With autism being so prevalent, I felt there needed to be a voice for those siblings growing up amid these struggles that families with autistic children have.
WASHINGTON, DC (PRWEB) May 04, 2015
Wrestling is a true test of skill and mental fortitude: a one-on-one battle to outmuscle and outsmart an opponent. Unfortunately, the same display of will power does not always result in success off of the mat – especially in high school hallways.
In Nancy May’s new novel, “Dogs Don’t Talk,” 16-year-old Ben McDowell has found success in the gym, but struggles nearly everywhere else. Soft-spoken and a little awkward, Ben is often teased by teammates and hopeless when it comes to talking to girls. Perhaps more pressing, though, are the challenges of dealing with his family – including a mother who talks more frequently with the dog than she does with him and an autistic brother who communicates by singing Beatles’ songs.
May was inspired to write the book by events in her own life. With firsthand knowledge of the unique joys and frustrations that come from having an autistic child, May sought to ground her story with an uncommon perspective.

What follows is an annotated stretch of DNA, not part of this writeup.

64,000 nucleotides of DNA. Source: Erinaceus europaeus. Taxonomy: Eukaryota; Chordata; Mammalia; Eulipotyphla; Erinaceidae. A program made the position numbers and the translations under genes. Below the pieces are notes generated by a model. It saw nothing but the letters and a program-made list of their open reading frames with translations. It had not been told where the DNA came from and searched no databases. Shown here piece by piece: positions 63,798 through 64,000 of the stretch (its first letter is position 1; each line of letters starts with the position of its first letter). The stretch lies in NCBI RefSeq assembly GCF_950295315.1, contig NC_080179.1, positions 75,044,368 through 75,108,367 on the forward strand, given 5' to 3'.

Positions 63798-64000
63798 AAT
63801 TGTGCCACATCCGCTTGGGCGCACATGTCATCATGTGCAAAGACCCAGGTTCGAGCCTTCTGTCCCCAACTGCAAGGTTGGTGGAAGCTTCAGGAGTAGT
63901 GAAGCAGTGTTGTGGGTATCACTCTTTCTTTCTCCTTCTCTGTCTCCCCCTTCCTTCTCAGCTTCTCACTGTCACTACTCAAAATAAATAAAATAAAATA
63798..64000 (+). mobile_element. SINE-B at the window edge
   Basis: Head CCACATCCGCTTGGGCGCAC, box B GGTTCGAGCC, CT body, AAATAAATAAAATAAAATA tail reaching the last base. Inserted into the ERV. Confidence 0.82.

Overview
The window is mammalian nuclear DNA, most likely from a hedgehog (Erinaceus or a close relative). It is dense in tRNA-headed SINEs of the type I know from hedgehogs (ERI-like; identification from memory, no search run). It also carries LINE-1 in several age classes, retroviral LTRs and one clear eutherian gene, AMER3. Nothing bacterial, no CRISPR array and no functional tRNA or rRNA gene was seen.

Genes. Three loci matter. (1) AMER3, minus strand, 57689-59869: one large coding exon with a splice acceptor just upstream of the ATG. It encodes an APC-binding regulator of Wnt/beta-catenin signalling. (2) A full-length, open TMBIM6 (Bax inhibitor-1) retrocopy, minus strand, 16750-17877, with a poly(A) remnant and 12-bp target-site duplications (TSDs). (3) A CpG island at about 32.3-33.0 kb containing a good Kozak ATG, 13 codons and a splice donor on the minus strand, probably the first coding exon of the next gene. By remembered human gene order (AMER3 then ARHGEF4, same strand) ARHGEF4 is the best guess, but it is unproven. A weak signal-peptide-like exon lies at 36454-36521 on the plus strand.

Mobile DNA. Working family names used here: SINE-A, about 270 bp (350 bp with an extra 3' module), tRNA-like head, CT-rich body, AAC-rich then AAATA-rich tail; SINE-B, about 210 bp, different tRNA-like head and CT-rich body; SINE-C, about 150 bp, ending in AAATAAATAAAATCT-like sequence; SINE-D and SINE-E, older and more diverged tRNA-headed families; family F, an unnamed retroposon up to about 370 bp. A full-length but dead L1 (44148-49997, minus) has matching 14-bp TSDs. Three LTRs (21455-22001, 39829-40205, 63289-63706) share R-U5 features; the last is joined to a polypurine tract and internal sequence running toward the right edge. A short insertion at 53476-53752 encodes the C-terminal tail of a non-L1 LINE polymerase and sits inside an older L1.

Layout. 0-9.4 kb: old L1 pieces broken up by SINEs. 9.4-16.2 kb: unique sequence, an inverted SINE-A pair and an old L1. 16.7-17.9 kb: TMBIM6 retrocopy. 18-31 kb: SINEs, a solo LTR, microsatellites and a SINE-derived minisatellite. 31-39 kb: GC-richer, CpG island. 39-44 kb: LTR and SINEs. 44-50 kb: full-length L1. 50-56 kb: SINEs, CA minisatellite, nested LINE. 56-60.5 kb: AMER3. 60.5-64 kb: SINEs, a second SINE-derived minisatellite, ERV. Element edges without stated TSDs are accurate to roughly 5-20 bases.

“With autism being so prevalent, I felt there needed to be a voice for those siblings growing up amid these struggles that families with autistic children have,” May said.
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About the author
Nancy May grew up in Columbia, South Carolina. After graduating from the University of South Carolina with a journalism degree, she moved to New York City and worked in publishing. She is currently a freelance writer and lives in Virginia with her family. Dogs Don’t Talk was inspired by situations from her own life, including having a child with autism.
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